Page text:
Mbenenge seems to reach Judge President benchmark
Mbenenge came fully prepared to discuss his vision for the high court in the province should he be appointed, pointing to the need to bring ongoing rationalisation of the courts to fruition, including realigning magisterial districts.
Bhisho deputy judge-president David van Zyl, who was also shortlisted for an interview after being rejected in April for the same position, seemed to have provoked the ire of Chief Justice Mogoeng Mogoeng for not knowing why judges in Grahamstown and Port Elizabeth have not complied with directives on case flow management.
Eastern Cape premier Phumulo Masualle joined Deputy Justice Minister John Jeffery and other members of the JSC for yesterday’s session.
Mbenenge spoke of his work as a lawyer over 33 years, his contribution to the country’s jurisprudence and his leader-ship abilities, including his ability to direct work and to manage conflict.
Referring to comments by EFF leader Julius Malema during a previous hearing that, as a newly baptised judge, he was seeking appointment as a pastor too soon, Mbenenge said he was ready for appointment.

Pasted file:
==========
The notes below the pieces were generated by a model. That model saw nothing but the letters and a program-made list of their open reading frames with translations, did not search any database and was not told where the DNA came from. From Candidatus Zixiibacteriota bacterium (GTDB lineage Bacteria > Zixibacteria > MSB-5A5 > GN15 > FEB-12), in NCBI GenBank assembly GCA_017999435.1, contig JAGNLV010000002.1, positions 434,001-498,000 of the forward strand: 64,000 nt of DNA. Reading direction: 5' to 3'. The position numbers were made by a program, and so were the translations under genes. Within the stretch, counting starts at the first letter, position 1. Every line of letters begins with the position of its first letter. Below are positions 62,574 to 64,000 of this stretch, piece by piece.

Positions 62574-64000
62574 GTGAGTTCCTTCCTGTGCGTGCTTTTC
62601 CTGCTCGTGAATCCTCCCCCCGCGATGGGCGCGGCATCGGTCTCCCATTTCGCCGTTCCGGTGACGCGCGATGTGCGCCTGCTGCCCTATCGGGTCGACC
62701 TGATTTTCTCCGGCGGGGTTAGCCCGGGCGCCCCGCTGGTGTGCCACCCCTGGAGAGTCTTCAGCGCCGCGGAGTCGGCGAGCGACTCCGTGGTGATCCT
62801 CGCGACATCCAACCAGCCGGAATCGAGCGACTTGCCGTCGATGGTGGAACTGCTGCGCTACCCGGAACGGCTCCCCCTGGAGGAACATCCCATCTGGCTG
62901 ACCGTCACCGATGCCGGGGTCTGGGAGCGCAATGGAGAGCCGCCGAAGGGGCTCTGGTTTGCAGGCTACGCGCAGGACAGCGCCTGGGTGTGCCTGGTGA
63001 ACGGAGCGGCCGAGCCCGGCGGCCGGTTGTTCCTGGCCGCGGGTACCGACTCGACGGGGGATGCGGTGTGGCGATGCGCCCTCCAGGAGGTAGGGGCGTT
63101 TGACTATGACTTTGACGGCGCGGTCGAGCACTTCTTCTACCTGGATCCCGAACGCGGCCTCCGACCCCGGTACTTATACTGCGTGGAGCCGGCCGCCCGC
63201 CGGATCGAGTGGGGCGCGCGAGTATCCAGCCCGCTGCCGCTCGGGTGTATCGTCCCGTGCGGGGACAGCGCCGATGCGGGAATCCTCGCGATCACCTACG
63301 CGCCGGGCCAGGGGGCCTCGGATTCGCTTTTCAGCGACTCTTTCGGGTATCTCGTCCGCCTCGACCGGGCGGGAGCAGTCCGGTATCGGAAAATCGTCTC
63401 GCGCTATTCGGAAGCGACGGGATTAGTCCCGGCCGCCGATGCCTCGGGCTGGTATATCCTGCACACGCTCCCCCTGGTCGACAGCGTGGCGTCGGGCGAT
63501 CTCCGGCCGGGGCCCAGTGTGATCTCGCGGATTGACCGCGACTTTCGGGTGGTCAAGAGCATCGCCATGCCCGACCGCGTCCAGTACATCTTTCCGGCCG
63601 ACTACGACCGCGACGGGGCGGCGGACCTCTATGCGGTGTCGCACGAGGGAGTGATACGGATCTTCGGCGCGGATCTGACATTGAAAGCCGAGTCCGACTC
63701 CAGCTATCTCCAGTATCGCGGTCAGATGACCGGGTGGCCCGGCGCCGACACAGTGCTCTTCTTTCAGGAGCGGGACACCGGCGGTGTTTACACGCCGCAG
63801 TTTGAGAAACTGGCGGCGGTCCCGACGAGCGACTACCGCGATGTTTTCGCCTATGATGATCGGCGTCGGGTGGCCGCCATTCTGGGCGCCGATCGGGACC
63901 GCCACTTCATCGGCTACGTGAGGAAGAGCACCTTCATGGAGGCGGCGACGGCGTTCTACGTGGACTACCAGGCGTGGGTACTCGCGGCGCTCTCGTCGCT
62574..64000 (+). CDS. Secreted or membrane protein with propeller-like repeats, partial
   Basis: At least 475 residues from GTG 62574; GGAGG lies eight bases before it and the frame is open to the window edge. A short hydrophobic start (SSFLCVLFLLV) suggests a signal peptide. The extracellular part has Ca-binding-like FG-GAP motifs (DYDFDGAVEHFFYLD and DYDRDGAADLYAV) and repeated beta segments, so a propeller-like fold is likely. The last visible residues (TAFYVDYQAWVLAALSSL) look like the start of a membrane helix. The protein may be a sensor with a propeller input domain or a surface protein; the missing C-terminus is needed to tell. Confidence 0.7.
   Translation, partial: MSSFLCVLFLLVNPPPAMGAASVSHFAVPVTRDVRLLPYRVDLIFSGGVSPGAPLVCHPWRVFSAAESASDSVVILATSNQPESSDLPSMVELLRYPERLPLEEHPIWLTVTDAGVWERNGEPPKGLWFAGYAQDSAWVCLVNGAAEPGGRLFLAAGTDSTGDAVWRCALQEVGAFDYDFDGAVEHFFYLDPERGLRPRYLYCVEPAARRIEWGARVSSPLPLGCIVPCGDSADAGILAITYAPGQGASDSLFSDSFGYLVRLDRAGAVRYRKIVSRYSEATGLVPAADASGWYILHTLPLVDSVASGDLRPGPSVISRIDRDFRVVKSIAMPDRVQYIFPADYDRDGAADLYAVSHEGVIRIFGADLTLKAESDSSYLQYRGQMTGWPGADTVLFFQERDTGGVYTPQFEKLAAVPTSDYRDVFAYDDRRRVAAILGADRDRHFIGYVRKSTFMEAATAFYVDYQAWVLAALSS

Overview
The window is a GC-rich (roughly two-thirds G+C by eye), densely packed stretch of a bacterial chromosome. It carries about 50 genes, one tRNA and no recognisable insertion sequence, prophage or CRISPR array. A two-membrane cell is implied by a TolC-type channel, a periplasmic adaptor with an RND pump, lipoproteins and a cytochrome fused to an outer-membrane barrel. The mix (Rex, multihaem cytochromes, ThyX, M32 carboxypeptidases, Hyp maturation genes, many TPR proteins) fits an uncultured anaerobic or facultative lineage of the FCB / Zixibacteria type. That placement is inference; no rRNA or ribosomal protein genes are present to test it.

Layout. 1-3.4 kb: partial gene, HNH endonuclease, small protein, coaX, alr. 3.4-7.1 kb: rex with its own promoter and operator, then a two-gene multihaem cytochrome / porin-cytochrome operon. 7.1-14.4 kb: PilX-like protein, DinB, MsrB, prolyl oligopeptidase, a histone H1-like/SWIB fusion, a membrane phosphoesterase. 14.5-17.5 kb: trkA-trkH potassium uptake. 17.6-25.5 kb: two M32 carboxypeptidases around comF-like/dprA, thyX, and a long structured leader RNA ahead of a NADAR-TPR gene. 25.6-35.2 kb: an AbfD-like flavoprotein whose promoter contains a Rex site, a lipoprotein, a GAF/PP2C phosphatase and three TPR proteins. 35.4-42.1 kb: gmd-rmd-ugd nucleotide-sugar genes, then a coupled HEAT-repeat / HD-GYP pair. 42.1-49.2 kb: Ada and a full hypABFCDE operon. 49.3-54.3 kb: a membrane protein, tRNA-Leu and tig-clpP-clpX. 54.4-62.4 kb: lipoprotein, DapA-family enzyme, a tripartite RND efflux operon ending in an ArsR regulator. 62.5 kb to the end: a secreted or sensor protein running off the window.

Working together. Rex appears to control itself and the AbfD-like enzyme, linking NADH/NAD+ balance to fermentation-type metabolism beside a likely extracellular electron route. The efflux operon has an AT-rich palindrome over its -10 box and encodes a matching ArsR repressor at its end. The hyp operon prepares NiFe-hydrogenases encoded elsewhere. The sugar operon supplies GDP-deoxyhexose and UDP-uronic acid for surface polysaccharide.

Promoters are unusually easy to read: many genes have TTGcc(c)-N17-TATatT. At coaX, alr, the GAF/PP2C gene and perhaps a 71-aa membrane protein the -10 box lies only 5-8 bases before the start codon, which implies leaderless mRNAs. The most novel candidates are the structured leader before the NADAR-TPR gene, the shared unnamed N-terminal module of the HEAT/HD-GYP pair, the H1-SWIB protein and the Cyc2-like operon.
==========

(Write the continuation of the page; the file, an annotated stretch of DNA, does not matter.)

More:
The opportunity to act as deputy judge-president in Mthatha had been a good experience, giving him the opportunity to prove himself and preparing him to consider applying for the JP position.
Asked what he would do to affirm the role of women on the bench, he said that as an advocate, he had worked with up to 10 women colleagues, which had made him sensitive to the personal circumstances of women practitioners.
In his view, there should be a measure of “reasonable accommodation” of women given these circumstances.
The JSC will deliberate and decide on which candidate to recommend to President Jacob Zuma for appointment.
The process of choosing judges by the JSC has been subject to criticism from a range of quarters.
The Democratic Governance Rights Unit at the University of Cape Town has said that the JSC would benefit from explaining why a particular candidate was appointed or not appointed.
Such an approach, said the unit, was especially important where an interview pointed to “difficulties in relationships within the judiciary”.
The commission also interviewed three candidates for a vacancy on the Grahamstown bench and two for a vacancy in Mthatha.
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